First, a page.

# Train the model for a specified number of epochs.
    optimizer = rmsprop.RMSProp(learning_rate=lr)
    model.compile(loss=tf.keras.losses.categorical_crossentropy,
                  optimizer=optimizer,
                  metrics=['accuracy'])

    # Train the model with the train dataset.
    model.fit(x=train_ds, epochs=1, steps_per_epoch=468,
              batch_size=64, verbose=verbose)

    # Evaluate the model with the eval dataset.
    score = model.evaluate(eval_ds, steps=10, verbose=0)
    print('Test loss:', score[0])
    print('Test accuracy:', score[1])

    # Return the accuracy.

    return score[1]

from functools import partial

verbose = 1
fit_with_partial = partial(fit_with, input_shape, verbose)

The BayesianOptimization object will work out of the box without much tuning needed. The constructor takes the function to be optimized as well as the boundaries of hyperparameters to search. The main method you should be aware of is maximize, which does exactly what you think it does, maximizing the evaluation accuracy given the hyperparameters.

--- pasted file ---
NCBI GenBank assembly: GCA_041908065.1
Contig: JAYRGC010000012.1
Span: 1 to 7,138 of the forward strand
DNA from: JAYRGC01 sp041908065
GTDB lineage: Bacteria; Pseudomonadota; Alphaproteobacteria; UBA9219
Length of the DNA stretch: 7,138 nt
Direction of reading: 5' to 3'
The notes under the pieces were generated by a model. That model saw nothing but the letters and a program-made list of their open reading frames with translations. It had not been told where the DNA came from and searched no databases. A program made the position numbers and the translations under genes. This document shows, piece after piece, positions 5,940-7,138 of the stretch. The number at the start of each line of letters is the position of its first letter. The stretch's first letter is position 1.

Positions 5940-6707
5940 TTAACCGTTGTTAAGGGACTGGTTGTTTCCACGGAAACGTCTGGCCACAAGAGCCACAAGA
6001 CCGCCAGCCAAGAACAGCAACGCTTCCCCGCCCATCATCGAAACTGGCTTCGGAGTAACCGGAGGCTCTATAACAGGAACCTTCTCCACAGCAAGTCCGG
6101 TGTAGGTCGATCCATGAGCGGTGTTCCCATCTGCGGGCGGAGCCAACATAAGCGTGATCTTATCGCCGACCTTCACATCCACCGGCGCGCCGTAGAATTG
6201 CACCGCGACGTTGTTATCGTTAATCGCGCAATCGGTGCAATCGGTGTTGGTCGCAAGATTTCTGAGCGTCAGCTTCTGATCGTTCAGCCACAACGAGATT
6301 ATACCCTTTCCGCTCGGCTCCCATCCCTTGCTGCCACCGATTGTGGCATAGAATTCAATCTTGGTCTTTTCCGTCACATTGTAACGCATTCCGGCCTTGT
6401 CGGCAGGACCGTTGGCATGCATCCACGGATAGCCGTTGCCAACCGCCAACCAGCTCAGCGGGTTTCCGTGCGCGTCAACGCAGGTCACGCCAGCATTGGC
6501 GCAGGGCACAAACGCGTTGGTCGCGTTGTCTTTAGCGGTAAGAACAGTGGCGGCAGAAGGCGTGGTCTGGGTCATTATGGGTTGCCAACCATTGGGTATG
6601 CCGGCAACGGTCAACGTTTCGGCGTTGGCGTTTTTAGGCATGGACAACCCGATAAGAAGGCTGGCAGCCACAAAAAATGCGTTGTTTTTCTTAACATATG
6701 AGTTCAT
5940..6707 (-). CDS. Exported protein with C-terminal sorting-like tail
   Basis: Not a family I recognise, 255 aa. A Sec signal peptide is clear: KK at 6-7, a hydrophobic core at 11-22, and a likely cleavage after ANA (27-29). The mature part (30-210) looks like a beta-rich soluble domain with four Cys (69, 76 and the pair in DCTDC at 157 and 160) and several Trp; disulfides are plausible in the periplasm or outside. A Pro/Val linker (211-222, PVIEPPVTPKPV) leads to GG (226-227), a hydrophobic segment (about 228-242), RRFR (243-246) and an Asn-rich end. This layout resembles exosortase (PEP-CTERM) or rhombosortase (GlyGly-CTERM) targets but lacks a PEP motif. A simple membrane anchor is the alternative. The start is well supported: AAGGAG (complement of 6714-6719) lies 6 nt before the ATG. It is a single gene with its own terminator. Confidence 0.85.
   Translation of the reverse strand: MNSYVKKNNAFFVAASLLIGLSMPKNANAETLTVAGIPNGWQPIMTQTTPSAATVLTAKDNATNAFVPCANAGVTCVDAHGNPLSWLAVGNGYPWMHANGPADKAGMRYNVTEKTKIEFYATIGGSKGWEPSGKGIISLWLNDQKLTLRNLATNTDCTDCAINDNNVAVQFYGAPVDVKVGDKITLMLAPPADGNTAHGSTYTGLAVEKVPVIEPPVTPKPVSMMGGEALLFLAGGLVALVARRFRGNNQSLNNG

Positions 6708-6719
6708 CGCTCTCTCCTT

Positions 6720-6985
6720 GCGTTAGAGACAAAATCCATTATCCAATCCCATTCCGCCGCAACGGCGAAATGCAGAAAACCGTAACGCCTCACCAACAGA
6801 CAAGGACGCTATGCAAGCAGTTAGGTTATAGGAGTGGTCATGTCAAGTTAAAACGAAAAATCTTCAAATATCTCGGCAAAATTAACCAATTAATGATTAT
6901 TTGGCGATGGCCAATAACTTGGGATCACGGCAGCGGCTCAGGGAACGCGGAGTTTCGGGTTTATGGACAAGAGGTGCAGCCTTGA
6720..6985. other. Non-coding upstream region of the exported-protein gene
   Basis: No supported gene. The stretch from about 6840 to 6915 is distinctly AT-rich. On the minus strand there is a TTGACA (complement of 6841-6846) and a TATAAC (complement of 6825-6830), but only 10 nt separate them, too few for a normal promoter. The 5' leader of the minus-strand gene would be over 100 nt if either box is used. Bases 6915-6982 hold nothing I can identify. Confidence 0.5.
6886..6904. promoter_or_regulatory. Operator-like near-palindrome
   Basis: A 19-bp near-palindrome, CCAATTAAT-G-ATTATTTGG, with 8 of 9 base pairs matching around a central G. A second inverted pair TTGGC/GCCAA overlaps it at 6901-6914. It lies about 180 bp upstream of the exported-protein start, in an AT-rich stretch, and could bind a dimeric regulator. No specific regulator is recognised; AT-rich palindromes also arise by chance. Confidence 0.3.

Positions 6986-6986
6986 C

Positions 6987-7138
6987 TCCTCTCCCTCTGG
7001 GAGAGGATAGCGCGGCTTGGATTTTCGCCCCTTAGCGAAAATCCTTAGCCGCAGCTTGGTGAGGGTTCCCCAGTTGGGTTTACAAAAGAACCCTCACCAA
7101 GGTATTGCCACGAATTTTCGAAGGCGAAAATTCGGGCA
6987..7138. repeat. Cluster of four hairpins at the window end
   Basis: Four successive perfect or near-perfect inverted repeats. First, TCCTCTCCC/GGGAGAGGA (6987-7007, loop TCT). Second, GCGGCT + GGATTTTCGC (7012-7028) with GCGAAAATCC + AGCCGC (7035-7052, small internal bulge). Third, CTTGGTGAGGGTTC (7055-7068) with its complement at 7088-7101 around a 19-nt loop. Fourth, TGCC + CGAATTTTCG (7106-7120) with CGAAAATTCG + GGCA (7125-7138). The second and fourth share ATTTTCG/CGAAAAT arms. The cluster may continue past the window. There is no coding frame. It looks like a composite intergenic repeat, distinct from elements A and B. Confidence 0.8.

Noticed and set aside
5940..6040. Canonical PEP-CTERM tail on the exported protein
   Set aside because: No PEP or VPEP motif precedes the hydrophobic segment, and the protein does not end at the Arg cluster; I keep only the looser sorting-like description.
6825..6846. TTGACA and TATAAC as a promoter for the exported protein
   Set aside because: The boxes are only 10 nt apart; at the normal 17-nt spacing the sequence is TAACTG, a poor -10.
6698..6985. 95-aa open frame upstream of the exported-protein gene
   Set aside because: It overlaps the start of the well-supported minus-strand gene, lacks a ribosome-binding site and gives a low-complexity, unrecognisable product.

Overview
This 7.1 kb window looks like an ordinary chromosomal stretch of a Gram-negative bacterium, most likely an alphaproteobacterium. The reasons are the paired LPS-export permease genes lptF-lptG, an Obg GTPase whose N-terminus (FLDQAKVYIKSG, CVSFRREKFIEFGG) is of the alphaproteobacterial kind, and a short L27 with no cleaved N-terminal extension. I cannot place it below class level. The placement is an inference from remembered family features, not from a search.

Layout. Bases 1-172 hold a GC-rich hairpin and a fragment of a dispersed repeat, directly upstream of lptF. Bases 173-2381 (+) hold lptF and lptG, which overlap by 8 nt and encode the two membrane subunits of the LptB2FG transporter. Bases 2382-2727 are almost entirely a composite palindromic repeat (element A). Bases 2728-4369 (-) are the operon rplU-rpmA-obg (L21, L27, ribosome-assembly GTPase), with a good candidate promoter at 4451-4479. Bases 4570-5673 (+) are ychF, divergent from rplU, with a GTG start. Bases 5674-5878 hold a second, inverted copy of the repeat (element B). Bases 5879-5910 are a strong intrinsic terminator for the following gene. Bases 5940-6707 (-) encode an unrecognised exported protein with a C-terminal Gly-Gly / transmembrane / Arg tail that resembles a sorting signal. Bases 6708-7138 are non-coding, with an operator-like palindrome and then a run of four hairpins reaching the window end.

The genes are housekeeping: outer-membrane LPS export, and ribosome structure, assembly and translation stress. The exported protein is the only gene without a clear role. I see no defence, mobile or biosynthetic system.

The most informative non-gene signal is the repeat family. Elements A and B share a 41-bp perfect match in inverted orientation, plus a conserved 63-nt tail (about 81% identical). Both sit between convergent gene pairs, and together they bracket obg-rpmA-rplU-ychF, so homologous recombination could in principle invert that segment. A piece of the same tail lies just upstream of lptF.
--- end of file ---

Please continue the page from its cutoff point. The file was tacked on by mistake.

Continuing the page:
from bayes_opt import BayesianOptimization

# Bounded region of parameter space
pbounds = {'dropout2_rate': (0.1, 0.5), 'lr': (1e-4, 1e-2)}

optimizer = BayesianOptimization(
    f=fit_with_partial,
    pbounds=pbounds,
    verbose=2,  # verbose = 1 prints only when a maximum is observed, verbose = 0 is silent
    random_state=1,
)

optimizer.maximize(init_points=10, n_iter=10,)


for i, res in enumerate(optimizer.res):
    print("Iteration {}: \n\t{}".format(i, res))

print(optimizer.max)

Here are many parameters you can pass to maximize, nonetheless, the most important ones are: